My parents worked in the field and locked me and my brother in the hut. The windows had lattices. Our house was on the outskirts of the village, they were afraid that we will be kidnapped by cannibals. We were ordered not to approach the windows. One day someone knocked on the window. "Children, come outside, I'll give you a present", - I saw a woman through the grille in the window. I did not remember her face, I remembered only a bright green shawl on her head. I froze in place and looked at her. The woman called us for a long time, then grabbed the cat and walked away. The green spot in the window is the worst memory of my childhood.
People who helped uncover Holodomor
The Soviet authorities tried to conceal information about the Holodomor on the territory of Ukraine in 1930s by any means. But, despite the prohibition and the threat of death, some people still spoke out.
Few foreigners witnessed a famine and were able to record what happened in the most horrible months.
Gareth Jones, Welsh journalist was the first to publicize in the Western world about the Soviet famine of 1932–33. He paid for a trip to Moscow himself and, despite the prohibition, visited Ukraine, having taken the train in Kharkiv on March 7, 1933. He randomly went out at the small station and went to villages with a backpack, full of food.
Jones saw “a great hunger.” Wherever he came, he heard the same two phrases: “everyone is swollen from hunger” and “we are waiting for death.”
On March 29, 1933, the journalist summoned a press conference in Berlin, where he publicly declared Holodomor for ther first time. Many newspapers published his press release.
One woman, Milena Rudnytska broke the wall of silence about the extermination of Ukrainians by the Soviet authorities. Public activist, deputy of the Polish Sejm and Ukrainian by descent, she was the author of articles on Holodomor.
She brought the Holodomor tragedy to the consideration of the League of Nations and the International Red Cross.
James Mace. American historian, chairman of the US Congressional Commission on the Ukraine Famine, author of many publications about Holodomor. Thanks to the Commission's work, nearly 200 verbal evidence of a Ukrainian famine have been published.
In 1993 he moved from the United States to Kyiv, where he married and lived.
William Chamberlin. Moscow correspondent of the Boston newspaper The Christian Sciense Monitor. In October 1933, togather with his wife, of Ukrainian descent, he visited Poltava region, Bila Tserkva area and Kuban.
"Famine was an instrument of the Bolsheviks national policy, which was deliberately used as the last resort to break resistance of the Ukrainian peasantry against the system," he later wrote in his book “Russia's Iron Age.”
Victor Kravchenko. Former Soviet functionary. In 1944, he managed to escape to the West where he published the book “I Chose Freedom,” which became a bestseller. Kravchenko described what he saw - collectivization, the Holodomor and terror.
"On the battlefield, people die calmly, as they understand the meaning of their death ... Here I saw death in loneliness, slowly fading, without understanding the cause and purpose of their sacrifice ...," he wrote.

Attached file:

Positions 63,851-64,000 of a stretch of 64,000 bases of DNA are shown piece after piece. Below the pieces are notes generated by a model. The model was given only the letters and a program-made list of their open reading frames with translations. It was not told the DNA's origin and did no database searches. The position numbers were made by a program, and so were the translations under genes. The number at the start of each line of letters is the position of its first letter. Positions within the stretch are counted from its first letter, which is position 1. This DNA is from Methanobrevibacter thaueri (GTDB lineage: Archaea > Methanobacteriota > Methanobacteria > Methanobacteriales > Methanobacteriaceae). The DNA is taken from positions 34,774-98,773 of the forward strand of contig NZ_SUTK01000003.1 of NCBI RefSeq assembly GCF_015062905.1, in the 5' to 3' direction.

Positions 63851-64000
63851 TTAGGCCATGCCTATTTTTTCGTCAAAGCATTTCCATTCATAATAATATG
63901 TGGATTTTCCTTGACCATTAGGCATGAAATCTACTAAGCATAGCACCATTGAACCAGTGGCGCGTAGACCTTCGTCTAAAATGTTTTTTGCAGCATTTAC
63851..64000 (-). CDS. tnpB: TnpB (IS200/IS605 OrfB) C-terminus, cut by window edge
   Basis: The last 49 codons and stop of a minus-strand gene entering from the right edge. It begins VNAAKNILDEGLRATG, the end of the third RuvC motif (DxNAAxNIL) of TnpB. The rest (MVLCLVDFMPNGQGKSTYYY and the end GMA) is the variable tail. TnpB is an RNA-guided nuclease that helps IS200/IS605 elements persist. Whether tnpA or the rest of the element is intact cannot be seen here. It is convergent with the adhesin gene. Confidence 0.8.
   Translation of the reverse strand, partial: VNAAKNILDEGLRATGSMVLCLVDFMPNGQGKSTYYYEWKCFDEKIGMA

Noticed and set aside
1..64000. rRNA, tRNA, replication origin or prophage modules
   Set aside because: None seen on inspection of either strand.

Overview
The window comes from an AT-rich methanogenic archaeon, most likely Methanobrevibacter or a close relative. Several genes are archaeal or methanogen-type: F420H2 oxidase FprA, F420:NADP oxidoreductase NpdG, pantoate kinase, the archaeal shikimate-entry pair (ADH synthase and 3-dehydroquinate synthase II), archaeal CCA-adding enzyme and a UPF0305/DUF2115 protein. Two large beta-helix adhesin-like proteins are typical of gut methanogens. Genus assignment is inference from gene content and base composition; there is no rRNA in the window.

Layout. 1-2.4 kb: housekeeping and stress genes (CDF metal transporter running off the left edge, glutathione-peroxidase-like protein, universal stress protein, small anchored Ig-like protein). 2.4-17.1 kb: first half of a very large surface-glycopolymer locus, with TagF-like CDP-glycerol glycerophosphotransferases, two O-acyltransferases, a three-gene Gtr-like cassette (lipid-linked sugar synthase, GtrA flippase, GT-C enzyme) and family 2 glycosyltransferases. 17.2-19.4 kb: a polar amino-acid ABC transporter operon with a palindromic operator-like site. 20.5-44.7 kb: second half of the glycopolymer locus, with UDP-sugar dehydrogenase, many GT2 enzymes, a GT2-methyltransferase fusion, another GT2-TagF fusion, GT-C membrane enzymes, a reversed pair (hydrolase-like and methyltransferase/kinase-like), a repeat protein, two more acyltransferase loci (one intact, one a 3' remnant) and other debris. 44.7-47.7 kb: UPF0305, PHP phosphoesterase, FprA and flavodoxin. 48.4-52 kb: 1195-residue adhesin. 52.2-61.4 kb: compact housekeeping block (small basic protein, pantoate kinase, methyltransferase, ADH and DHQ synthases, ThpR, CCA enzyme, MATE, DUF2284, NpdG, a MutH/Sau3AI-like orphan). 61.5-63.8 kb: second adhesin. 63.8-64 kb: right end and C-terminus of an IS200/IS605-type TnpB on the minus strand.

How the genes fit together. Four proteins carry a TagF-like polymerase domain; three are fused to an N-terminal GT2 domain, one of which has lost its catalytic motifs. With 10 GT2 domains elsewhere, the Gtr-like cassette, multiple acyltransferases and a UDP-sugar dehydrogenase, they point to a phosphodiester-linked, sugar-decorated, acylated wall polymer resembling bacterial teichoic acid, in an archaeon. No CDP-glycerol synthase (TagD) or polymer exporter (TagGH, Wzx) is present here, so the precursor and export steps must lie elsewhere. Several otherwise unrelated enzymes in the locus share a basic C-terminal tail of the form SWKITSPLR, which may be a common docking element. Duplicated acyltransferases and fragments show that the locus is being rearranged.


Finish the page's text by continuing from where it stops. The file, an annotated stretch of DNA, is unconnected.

Raphael Lemkin. This American Jewish lawyer has introduced the term "genocide" as a legal concept. And this is how he classified famine of 1932-1933 in Ukraine. In 1953 he addressed the audience of several thousand in New York with a speech "Soviet Genocide in Ukraine".
Robert Conquest. “The Harvest of Sorrow: Soviet Collectivisation and the Terror-Famine” - the most profound scientific work on the Holodomor and probably the most famous book about Ukraine in the world. In 1986, he published it with Oxford University Press. According to the author, a historian-Sovietologist, the peasantry of Soviet Ukraine became a victim of "starvation terror" and supported the view that the famine was a planned act of genocid.
Malcolm Muggeridge. Like Gareth Jones, he also visited Ukraine in 1933 and told about the Holodomor in the United Kingdom. In addition to reports and articles on hunger, he wrote the novel "Winter in Moscow," published in 1934.
The Holodomor was recognized as the genocide of Ukrainians by 23 states: Australia, Andorra, Argentina, Brazil, Georgia, Ecuador, Estonia, Spain, Italy, Canada, Colombia, Latvia, Lithuania, Mexico, Paraguay, Peru, Poland, Slovakia, USA, Hungary, Czech Republic, Chile, and Vatican.
The 85th anniversary of Holodomor
Traditionally, on the fourth Saturday of the month, memorial services are held in the country, and the pots with grain and candles will be laid at the memorials.
The leaders of the state will attend ceremonial events near the memorial sign “Candle of Memory” in Kyiv, including the heads of foreign countries, parliaments and international organizations, government officials from different countries, diplomats, representatives of religious denominations, regional delegations, public and cultural figures, witnesses of the great hunger
It is important: our diplomats are making great efforts to make the world community recognize Holodomor in Ukraine as a genocide of the Ukrainian people. This year is the 85th anniversary of the tragedy of 1932-1933.